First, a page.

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    Canadian Centre for Policy Alternatives
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Flaherty responds to Marc’s report

The Finance Minister denies my charges that a slowdown could lead to a deficit, as reported on CBC:

Flaherty rejects think-tank’s deficit warning

Last Updated: Monday, January 14, 2008 | 2:50 PM ET

Finance Minister Jim Flaherty said Monday that there’s no substance to worries that the country will head back into a deficit situation if the economy slows. Flaherty was responding to a new report by the left-leaning Canadian Centre for Policy Alternatives (CCPA), which warned that the federal treasury could easily record a deficit if economic growth slows more than the government expects.

“If [the CCPA] had been paying attention they would have noticed that in the autumn we were anticipating some slowing in the Canadian economy, as a result of the quite significant slowing in the U.S. economy,” Flaherty told reporters at a Vancouver news conference. “For that reason, in the fall economic statement on Oct. 30, we made dramatic historic tax reductions — business tax reductions — in Canada,” he said.

“We will keep spending within the rate of growth of the economy, and quite frankly, I hope to do more than that,” he said. “I want to make sure we keep the budget in surplus.”

It is worth pointing out that I simply used Flaherty’s own numbers and modeled changes in rate of economic growth, from a mild downturn to a full-blown recession. The may have knocked down their growth estimates a bit in the EFU, but their estimate of 4.8% nominal growth is arguably now on the high end. But I’m not a forecaster; my point was merely to see what happened if the economy goes south. And also to ask what federal parties would do in such circumstances.

It is also interesting that Flaherty, as I suspected, has changed his tune from tax cuts resulting from good economic times to tax cuts as the answer to a downturn. Pose the question any way you like and the answer always comes up tax cuts!

The CCPA says the tax cuts announced last October give Ottawa little wiggle room to stay in surplus should be economy turn sour.

The centre’s report outlines four possible scenarios for the economy and even under its least pessimistic version — inflation-adjusted growth of one per cent this year and 1.5 per cent next year — the budget surplus would vanish in 2008-09 and become a $2.4 billion deficit by 2009-10.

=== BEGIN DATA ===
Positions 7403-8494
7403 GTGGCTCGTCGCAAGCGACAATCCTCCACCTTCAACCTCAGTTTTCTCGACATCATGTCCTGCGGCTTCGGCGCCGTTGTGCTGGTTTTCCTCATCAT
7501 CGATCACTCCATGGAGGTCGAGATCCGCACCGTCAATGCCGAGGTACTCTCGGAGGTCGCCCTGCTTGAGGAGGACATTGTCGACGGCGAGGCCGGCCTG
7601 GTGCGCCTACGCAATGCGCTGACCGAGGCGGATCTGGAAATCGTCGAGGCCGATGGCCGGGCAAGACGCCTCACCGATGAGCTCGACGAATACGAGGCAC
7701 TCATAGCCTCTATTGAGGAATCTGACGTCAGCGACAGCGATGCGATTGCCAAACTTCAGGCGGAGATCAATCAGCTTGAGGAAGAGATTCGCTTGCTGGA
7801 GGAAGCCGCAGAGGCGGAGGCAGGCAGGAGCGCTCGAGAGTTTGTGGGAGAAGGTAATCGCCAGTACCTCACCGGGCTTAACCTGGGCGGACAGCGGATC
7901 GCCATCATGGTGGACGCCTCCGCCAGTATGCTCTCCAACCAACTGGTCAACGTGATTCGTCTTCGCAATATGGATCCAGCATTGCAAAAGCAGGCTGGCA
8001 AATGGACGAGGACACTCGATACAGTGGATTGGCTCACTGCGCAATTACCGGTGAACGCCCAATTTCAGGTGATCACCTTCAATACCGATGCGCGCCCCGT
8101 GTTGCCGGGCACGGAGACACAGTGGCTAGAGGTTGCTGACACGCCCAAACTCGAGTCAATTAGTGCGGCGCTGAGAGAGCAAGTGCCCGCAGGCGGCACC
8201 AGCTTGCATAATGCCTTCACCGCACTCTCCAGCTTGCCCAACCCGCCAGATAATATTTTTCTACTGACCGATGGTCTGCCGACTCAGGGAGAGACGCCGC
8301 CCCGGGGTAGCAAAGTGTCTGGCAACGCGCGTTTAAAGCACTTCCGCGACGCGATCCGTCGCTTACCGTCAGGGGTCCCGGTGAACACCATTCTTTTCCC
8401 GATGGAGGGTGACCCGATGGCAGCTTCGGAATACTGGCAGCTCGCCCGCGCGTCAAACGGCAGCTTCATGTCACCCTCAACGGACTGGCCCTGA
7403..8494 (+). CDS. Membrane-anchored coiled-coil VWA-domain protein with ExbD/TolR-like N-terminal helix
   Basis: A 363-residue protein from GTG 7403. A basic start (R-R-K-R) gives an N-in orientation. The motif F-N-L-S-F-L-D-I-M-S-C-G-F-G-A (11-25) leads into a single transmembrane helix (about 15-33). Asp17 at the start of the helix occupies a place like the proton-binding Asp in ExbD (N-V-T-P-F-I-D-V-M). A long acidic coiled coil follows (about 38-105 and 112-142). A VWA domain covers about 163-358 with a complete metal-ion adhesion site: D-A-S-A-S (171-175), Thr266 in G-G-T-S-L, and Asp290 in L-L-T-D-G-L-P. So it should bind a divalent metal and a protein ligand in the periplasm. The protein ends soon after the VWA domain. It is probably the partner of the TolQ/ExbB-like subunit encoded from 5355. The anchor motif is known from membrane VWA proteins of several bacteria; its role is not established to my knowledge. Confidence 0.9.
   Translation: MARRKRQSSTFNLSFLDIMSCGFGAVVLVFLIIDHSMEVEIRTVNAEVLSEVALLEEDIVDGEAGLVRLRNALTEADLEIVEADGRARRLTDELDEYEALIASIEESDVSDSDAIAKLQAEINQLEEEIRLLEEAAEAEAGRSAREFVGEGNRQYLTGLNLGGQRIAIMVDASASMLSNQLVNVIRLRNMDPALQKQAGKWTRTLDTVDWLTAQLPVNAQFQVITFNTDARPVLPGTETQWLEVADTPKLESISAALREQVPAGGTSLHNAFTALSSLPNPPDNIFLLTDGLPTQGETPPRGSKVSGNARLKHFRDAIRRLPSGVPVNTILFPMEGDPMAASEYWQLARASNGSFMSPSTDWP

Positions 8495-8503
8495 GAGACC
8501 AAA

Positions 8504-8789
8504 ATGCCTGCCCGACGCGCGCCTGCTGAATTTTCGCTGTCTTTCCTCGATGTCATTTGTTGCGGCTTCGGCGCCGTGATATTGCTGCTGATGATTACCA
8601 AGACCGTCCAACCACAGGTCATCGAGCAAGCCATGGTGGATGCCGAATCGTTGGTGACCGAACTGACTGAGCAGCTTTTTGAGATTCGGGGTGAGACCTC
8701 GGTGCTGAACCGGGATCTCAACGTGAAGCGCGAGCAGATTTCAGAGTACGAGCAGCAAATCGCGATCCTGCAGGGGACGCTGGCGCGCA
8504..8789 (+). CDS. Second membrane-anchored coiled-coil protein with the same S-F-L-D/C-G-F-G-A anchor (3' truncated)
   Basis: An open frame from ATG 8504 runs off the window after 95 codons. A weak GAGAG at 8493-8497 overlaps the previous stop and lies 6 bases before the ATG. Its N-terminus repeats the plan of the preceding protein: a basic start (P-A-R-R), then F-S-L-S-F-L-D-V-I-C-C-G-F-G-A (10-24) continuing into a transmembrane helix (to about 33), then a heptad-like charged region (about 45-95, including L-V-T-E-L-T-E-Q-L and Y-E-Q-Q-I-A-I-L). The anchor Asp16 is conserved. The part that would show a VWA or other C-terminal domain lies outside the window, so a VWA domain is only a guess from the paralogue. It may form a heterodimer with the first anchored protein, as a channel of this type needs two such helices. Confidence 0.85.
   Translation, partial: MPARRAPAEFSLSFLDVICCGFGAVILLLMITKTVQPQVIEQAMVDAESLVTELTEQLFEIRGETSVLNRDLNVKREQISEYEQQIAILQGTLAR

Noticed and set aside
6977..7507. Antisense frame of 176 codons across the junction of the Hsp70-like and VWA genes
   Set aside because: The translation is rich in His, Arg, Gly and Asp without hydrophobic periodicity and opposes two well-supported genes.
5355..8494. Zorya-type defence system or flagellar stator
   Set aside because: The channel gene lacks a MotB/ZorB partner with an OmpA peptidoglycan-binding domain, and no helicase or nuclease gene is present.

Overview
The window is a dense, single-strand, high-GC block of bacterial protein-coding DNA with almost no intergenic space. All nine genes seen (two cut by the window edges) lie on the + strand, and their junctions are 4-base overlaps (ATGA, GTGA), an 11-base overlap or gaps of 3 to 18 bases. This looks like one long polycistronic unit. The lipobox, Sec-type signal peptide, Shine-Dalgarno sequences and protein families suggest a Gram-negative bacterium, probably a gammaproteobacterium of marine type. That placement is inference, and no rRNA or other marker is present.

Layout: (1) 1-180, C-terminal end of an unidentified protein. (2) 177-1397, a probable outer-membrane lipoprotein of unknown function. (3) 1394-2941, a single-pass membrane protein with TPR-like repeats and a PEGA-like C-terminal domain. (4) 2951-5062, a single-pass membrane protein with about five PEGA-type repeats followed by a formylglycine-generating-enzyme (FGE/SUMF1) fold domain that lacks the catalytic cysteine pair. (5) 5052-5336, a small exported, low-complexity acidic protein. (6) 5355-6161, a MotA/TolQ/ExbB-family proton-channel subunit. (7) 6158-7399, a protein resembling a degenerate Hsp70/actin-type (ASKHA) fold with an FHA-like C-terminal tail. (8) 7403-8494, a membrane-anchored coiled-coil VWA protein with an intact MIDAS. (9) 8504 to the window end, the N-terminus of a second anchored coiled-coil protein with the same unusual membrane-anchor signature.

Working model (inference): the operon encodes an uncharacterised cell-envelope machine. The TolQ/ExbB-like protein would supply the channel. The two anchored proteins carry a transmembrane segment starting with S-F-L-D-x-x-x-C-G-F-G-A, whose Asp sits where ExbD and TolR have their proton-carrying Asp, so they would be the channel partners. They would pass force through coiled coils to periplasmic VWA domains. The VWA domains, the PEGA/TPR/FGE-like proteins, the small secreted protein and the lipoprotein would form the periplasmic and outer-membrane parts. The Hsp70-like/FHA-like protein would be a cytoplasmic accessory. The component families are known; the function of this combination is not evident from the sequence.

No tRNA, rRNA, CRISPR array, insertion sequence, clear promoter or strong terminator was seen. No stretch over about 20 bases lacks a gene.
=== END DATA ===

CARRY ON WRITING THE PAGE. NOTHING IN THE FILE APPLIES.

The CCPA said the federal government “can and should” run a deficit if the economy turns down. “The biggest danger is that the feds will respond by cutting spending in order to maintain the budget balance, a move that would only worsen the downturn,” said the CCPA’s chief economist Marc Lee, the report’s author.

Flaherty was in Vancouver to launch the Finance Department’s pre-budget consultations. Flaherty will tour the country, hearing ideas from business leaders about what they’d like to see in the budget. The department’s online pre-budget consultation initiative last year attracted almost 8,000 submissions from the public.

“Although our economic fundamentals are solid, we need to focus on the various risks and challenges that confront us,” Flaherty said in remarks posted on the Finance Department website. “These include the impact of an economic slowdown in the U.S. and ongoing turmoil in financial markets, the continuing need to adjust to a higher Canadian dollar and increasing global competition, as well as the aging of the Canadian population.”

Flaherty and Prime Minister Stephen Harper have already cautioned that there may not be much additional tax relief or new spending in the budget.

“We will be extremely cautious in the year to come,” Harper said on New Year’s Eve as his government’s latest GST cut was about to go into effect. “We’re not going to undertake any long-run spending or tax reduction initiatives unless we believe they are affordable on a long-term basis.”

Unfortunately, Flaherty did not answer the question: what would the Tories do if faced with a deficit. I suggest that they would be more likely to keep their tax cuts and cut spending instead, precisely the wrong move in fiscal policy terms.

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